BACKGROUND: The scientific literature poses a perplexing dilemma for pregnant women with respect to the consumption of fish from natural bodies of water. On one hand, fish is a good source of protein, low in fat and a rich source of other nutrients all of which have presumably beneficial effects on developing embryos and fetuses. On the other hand, consumption of fish contaminated with environmental toxicants such as polychlorinated biphenyls (PCBs) has been associated with decrements in gestation and birth size. METHODS: 2,716 infants born between 1986-1991 to participants of the New York State Angler Cohort Study were studied with respect to duration of maternal consumption of contaminated fish from Lake Ontario and its tributaries and gestation and birth size. Hospital delivery records (maternal and newborn) were obtained for 92% of infants for the ascertainment of gestation (weeks), birth size (weight, length, chest, and head circumference) and other known determinants of fetal growth (i.e., maternal parity, history of placental infarction, uterine bleeding, pregnancy loss or cigarette smoking and infant's race, sex and presence of birth defect). Duration of maternal fish consumption prior to the index infant's birth was categorized as: none; 1-2, 3-7, 8+ years, while birth weight (in grams), birth length (in centimeters), and head and chest circumference (in centimeters) were left as continuous variables in multiple linear regression models. Birth size percentiles, ponderal indices and head to chest circumference ratios were computed to further assess proportionality and birth size in relation to gestational age. RESULTS: Analysis of variance failed to identify significant mean differences in gestation or any measure of birth size in relation to duration of maternal lifetime fish consumption. Multiple linear regressions identified gestational age, male sex, number of daily cigarettes, parity and placental infarction, as significant determinants of birth size. CONCLUSIONS: The results support the absence of an adverse relation between Lake Ontario fish consumption and reduced birth size as measured by weight, length and head circumference. Biological determinants and maternal cigarette smoking during pregnancy remain important determinants of birth size.  (+info)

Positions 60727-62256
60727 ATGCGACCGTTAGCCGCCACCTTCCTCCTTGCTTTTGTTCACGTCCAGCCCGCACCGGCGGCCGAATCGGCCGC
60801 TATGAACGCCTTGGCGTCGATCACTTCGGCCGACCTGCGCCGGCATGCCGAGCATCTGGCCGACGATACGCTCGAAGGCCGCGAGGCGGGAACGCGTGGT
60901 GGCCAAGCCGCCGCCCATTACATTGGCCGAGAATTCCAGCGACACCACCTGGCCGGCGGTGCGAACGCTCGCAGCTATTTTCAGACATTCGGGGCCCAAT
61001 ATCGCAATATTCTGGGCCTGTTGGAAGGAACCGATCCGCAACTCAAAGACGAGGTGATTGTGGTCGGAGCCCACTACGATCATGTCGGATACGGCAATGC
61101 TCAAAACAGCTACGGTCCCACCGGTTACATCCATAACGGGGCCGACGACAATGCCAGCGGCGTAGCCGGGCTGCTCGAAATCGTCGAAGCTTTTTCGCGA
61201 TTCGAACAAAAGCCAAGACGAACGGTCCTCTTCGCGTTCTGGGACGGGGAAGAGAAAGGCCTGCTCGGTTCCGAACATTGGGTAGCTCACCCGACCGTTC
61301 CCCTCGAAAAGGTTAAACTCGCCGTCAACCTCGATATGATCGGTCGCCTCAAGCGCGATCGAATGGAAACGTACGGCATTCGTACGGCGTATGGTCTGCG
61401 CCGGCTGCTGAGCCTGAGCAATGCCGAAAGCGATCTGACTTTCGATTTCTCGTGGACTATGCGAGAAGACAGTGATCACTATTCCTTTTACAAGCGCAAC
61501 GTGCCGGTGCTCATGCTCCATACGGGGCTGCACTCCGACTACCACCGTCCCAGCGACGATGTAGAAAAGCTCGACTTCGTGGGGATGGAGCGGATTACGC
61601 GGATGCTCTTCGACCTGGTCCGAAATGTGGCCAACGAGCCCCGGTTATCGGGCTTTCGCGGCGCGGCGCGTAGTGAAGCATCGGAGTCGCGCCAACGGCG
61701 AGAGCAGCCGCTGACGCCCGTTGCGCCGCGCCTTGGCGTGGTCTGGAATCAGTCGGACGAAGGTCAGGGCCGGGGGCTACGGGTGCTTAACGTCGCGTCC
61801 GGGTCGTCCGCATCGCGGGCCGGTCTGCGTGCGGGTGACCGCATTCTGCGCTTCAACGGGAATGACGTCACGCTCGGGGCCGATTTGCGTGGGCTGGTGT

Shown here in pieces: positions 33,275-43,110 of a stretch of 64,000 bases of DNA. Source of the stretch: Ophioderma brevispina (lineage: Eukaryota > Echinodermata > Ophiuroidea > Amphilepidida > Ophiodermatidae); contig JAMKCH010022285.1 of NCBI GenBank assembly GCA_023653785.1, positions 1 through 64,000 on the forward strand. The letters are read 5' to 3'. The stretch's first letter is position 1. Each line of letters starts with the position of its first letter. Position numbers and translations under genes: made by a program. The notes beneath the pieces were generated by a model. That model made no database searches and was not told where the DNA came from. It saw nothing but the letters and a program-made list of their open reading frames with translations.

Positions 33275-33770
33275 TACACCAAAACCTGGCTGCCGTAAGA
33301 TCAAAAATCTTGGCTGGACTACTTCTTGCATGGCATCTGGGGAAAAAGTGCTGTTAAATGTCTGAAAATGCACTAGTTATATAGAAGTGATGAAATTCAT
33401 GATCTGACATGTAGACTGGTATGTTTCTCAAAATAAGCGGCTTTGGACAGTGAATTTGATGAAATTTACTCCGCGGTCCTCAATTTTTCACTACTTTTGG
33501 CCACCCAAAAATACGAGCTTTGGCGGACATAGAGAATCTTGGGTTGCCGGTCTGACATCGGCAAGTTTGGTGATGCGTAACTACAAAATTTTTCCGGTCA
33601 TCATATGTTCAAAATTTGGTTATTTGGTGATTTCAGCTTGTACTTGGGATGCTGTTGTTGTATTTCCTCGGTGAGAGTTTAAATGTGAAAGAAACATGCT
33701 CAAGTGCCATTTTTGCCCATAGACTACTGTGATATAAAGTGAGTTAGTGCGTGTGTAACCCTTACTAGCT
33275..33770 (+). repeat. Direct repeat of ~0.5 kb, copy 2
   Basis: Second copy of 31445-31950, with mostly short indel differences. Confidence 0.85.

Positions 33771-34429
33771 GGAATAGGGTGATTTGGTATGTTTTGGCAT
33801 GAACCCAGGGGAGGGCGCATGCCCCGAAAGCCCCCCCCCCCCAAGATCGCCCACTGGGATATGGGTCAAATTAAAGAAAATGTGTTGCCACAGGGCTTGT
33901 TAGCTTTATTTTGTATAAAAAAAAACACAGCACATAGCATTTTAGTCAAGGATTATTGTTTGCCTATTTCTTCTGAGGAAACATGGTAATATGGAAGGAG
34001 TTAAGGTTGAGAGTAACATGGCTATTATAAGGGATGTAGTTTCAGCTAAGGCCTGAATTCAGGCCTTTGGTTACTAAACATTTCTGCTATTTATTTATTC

Developmental dynamics of the definitive mouse placenta assessed by stereology. (3/1302)